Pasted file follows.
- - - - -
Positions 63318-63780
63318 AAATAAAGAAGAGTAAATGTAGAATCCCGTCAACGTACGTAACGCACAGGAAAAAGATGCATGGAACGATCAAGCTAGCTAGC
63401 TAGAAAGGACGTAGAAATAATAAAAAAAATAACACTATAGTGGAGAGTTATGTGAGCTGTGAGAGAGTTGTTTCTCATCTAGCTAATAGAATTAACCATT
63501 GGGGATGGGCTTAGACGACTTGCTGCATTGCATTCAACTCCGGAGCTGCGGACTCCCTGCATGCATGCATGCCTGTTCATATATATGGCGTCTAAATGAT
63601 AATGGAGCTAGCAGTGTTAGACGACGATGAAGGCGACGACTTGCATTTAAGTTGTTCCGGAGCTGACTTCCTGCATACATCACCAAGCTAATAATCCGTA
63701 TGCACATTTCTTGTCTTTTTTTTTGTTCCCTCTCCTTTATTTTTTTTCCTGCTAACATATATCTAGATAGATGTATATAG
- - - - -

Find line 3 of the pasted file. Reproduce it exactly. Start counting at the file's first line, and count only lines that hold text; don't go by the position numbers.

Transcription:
63401 TAGAAAGGACGTAGAAATAATAAAAAAAATAACACTATAGTGGAGAGTTATGTGAGCTGTGAGAGAGTTGTTTCTCATCTAGCTAATAGAATTAACCATT